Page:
Since nothing about the sentencing and indictments appeared in the news until now for the Uranium One people, I have to wonder if somehow this group of indictments and sentences might also be tied into the whole mess as well.
Connecticut Man Sentenced To 1 Year In Federal Prison For Conspiracy And Bribery
January 10, 2018
Greenbelt, Maryland – United States District Judge Theodore D. Chuang sentenced Eugene Ostrovsky, age 57, of Stamford, Connecticut to a split sentence of 6 months imprisonment followed by two years of supervised release, the first 6 months of which are to be served on home confinement, for conspiracy to bribe a public official. Judge Chuang also ordered Ostrovsky to pay a $5000 fine.
According to his plea agreement, Ostrovsky was the vice president and 20% owner of a metallurgical research company located in Long Island City, New York. Between August 2014 and May 2015, Ostrovsky and his co conspirators entered into what they believed to be a $3,400,000 Department of Energy (“DOE”)-funded research contract. During the course of negotiating that contract, Ostrovsky negotiated the specifics of a bribe to be paid to a public official then working for the Department of Energy. In May 2015, Ostrovsky and the co-conspirators finalized a total of $80,000 in bribe money, to be paid in cash to the DOE employee, in installments over the duration of the contract.
Three other defendants in this and a related scheme Grigory Trosman, age 78, of Damascus, Maryland, Anatoly Samgorodsky, age 65, of Sarasota, Florida, and Anatoly Fedorovsky, age 57, of Fair Lawn, New Jersey, have pleaded guilty and have been sentenced. Trosman was sentenced to 18 months in prison, followed by six months of home-confinement and three years of supervised release. Samgorodsky was sentenced to 18 months, 1 day in federal prison followed by one year of supervised release and Fedorovsky was sentenced to 12 months in federal prison followed by one year of supervised release. Samgorodsky was also ordered to pay a $25,000 fine and $70,000 in restitution; Fedorovsky was ordered to pay a $15,000 fine and was ordered to forfeit $7,000, and Trosman was ordered to pay a $75,000 fine and $469,287 in restitution.
Patch National Staff, Germantown, MD: Sept 22, 2017: “$469K In Bribes From Ukraine, Russia Send Federal Employee To Prison – A worker at a DOE facility in Germantown has been sentenced to prison for accepting $469K in bribes from Russian and Ukrainian interests.”
According to his plea agreement, Trosman was a program manager at the United States Department of Energy’s Germantown facility. He had duties and influence over DOE programs and funding on international nuclear safety programs, including programs related to United States financial and technological support for nuclear reactors in Ukraine.
From 2004 through 2014, Trosman sought and accepted nearly half-a-million dollars in return for being influenced in how he did his job. The bribes also included sponsorship for a visa for Trosman’s wife, allowing her to travel to, and work in, the United States and to attempt to obtain residence here. During this time, Trosman accepted at least $469,287 in bribes in exchange for official acts performed as a public official at the DOE, prosecutors said.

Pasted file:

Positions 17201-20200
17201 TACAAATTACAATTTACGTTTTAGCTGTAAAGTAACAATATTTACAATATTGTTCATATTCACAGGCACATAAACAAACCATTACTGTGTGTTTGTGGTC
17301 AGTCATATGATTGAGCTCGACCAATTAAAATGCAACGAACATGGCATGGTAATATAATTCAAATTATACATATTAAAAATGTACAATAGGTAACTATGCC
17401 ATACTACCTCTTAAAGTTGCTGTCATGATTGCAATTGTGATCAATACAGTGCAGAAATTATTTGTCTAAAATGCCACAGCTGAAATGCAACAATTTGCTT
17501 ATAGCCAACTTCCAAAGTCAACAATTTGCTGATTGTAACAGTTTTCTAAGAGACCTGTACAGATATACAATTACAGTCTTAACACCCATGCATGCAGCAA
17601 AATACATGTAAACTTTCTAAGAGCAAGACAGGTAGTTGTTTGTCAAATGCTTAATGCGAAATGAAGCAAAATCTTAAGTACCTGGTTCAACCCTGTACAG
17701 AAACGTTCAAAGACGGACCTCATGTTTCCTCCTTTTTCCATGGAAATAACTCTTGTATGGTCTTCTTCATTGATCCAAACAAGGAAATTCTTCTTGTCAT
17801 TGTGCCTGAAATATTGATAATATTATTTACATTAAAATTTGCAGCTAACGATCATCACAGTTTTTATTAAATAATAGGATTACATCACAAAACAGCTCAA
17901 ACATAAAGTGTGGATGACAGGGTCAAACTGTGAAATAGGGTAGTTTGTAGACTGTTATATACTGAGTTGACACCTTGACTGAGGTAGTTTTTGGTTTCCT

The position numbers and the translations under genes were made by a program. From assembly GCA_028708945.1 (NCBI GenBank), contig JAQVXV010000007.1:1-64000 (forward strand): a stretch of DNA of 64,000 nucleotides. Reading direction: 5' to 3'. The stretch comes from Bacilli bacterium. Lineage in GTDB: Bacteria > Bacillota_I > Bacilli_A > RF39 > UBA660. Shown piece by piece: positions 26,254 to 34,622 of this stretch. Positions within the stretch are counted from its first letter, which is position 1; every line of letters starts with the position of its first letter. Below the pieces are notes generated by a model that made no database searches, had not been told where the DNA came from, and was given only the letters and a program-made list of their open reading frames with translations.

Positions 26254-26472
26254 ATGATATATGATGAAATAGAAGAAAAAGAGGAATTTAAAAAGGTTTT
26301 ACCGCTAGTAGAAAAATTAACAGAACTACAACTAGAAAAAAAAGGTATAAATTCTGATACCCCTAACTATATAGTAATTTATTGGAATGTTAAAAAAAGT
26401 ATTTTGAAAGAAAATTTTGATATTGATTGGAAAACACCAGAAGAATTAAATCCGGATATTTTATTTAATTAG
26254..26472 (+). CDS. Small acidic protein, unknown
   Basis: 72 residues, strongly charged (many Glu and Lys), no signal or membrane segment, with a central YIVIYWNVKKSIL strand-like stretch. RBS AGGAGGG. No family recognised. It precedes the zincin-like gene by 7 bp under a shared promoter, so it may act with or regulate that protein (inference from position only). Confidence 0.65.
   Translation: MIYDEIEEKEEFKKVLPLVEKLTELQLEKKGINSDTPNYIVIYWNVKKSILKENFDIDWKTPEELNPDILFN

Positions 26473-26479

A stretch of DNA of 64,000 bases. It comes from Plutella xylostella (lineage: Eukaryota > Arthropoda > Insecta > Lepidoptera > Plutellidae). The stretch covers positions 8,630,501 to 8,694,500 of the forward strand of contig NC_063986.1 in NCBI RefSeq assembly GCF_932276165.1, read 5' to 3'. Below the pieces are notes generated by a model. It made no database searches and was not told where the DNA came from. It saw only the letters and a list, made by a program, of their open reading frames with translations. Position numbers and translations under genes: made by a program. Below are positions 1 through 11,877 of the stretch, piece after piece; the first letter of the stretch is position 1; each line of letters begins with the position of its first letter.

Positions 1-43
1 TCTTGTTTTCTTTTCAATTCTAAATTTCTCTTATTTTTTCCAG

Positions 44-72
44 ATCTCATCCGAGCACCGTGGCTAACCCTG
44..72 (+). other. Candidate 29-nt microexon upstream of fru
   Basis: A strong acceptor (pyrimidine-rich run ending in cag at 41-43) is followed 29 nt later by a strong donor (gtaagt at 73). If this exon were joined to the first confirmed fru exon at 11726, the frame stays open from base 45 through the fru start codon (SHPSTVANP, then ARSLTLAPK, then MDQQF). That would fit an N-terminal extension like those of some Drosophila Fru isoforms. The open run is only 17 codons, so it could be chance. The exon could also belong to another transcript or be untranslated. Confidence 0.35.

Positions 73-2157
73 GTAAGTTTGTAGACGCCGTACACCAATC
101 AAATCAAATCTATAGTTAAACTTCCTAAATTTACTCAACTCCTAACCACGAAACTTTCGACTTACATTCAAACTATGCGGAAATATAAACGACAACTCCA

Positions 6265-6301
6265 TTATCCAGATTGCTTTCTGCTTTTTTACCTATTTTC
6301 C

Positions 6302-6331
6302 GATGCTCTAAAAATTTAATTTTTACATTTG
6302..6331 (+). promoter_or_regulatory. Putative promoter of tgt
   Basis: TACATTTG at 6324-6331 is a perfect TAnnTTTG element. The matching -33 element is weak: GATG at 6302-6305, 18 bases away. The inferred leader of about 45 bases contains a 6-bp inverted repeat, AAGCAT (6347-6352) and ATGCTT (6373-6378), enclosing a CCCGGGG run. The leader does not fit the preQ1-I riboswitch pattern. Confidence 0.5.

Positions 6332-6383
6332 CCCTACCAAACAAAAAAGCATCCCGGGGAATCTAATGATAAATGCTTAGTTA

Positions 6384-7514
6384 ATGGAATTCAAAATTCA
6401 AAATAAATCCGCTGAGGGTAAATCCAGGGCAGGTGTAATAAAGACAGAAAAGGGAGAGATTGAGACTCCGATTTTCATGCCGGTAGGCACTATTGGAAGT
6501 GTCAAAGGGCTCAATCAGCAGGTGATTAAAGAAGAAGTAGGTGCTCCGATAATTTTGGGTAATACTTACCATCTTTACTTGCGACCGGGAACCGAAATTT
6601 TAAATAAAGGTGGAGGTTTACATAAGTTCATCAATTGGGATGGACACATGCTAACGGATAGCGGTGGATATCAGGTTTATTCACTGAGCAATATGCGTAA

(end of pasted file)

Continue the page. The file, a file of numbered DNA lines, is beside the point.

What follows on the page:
For more than ten years, Trosman used his federal job to help co-conspirators and various companies gain access to federal research money and contract work in Lithuania, Russia, and Ukraine. Trosman also used his work-related foreign travel to Ukraine to promote his co-conspirators’ companies’ technology and capabilities and to obtain financial backing for the company’s foreign operations, court records say.
Two other defendants, Anatoly Samgorodsky, 65, of Sarasota, Florida, and Anatoly Fedorovsky, 57, of Fair Lawn, New Jersey, have pleaded guilty and both have been sentenced.
HeraldTribune, December 17, 2015: “Sarasota man facing federal bribery charges”
In 2014, the men began communicating with an employee of the Department of Energy. Through a series of communications — face-to-face, text messages, emails and phone calls — the men allegedly offered the government employee money if he could help them get a government contract.
The employee, who was working with FBI investigators, reached out to the Department of Energy’s Office of Nuclear Energy. In November 2014, Samgorodsky and Ostrovsky gave a presentation on SANOVA at the Department of Energy’s headquarters in Maryland.
The timing and the cover up fit way too well to not have some kind of tie to the Uranium One scandal as far as I can see. Especially given that Hillary Clinton had made trips during that time to both Ukraine and Russia.
Sometimes even the most guarded tidbits and suppressed MSM news will drift to the surface of the swamp and once in a while connect sometimes like a jigsaw puzzle to other pieces. The DC group over the years has so many spider web links between different groups and actors that chasing down leads will leave even the most avid researchers aghast.
Maybe this is a little fish in the scheme of things or maybe not. One does have to wonder how so many Russians managed to live and connect with each other over many states, how they might be connected even on the low end with the Russian mob, and how they managed to come to be citizens (if they are).